Like in Desperados 3 the ability to save and reload in seconds is a massive part of the experience. Save scumming isn’t just encouraged, it has been cleverly woven into the story itself, providing a plot-based reason for being able to rewind time and undo mistakes. You see, it’s the Red Marley herself who is capturing these moments in time and unleashing past ones, a powerful ability that has served her and her crew extremely well. In fact, the God-like viewpoint from which you control your crew of 3 on missions is explained as being the Marley watching from afar. I love it when developers attempt to marry mechanics and story like this, and Mimimi takes it a step further with a fantastic mid-game plot twist that I won’t spoil for fear of being keel-hauled – suffice to say, it’s really cool.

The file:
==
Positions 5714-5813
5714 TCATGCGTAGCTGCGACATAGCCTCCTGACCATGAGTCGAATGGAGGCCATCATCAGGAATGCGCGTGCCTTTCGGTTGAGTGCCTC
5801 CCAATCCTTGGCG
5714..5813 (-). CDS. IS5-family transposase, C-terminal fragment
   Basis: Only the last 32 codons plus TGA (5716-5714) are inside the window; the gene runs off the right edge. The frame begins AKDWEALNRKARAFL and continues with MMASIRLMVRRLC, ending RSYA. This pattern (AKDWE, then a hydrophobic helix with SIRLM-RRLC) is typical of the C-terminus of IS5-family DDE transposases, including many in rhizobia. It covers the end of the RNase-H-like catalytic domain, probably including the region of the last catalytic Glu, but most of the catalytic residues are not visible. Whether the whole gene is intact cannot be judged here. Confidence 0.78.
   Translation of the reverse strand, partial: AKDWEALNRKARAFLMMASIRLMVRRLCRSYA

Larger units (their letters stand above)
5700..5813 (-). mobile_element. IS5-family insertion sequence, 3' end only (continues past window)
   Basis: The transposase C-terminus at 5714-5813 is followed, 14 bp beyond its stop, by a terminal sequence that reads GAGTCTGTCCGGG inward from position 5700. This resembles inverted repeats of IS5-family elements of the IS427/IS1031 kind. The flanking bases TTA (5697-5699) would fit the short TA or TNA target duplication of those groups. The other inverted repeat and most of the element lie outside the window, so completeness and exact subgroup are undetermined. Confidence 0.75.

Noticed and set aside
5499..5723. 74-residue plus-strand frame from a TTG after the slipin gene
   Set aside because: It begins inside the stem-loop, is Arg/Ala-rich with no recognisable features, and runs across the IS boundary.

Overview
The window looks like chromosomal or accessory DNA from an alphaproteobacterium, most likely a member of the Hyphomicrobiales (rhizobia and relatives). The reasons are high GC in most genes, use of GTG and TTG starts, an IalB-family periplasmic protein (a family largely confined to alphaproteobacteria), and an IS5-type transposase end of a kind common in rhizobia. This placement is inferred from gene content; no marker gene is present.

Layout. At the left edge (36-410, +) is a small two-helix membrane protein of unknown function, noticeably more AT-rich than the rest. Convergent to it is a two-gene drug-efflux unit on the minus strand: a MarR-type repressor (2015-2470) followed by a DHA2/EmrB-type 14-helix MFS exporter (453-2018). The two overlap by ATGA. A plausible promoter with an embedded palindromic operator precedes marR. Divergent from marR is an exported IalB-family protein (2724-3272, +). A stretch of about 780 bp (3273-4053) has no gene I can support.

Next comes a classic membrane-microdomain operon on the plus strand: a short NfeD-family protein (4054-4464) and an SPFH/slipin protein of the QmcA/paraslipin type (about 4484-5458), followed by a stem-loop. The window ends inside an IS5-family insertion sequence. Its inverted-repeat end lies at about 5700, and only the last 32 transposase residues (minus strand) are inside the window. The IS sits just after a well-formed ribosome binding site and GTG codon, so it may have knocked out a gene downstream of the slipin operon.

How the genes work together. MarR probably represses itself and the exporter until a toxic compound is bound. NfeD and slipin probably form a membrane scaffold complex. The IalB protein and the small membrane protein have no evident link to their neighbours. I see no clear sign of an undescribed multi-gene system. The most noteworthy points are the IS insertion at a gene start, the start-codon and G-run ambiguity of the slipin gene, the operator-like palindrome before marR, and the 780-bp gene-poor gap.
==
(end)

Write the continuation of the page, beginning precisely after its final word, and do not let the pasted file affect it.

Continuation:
The non-beating heart and cursed soul of Shadow Gambit is the crew of pirate misfits, three of whom you get to take on almost every mission. Take Quentin, for example, his skull is made of solid gold and can be tossed to lure greedy guards to their deaths. His fishing rod can be used to snatch up bodies to hide in the treasure chest on his back, or it can yank allies over walls and up cliffs. Pinkus, a former nobleman with a rather puffed-up ego, has the ability to possess guards, letting him ambulate around a fairly large area freely or even chat with other guards as a means of distraction. Ship cook Toya is an assassin turned chef who can not only perform fast kills but can teleport from any distance to a special item he can drop or attach to guards. Or what about Gaelle – The cannon strapped to her back can be used to launch enemies and allies alike across the map. She’s particularly effective when partnered with Quentin because she can blast Quentin up to a high point where he can then bust out his fishing rod to yank everyone else up there. And then there’s my favourite, John Mercury, the Scottish lad with an anchor strapped to his back. With his best friend in tow (a fish named Sir Reginald) John can enter the Below and drag enemies down with him, immediately hiding the body.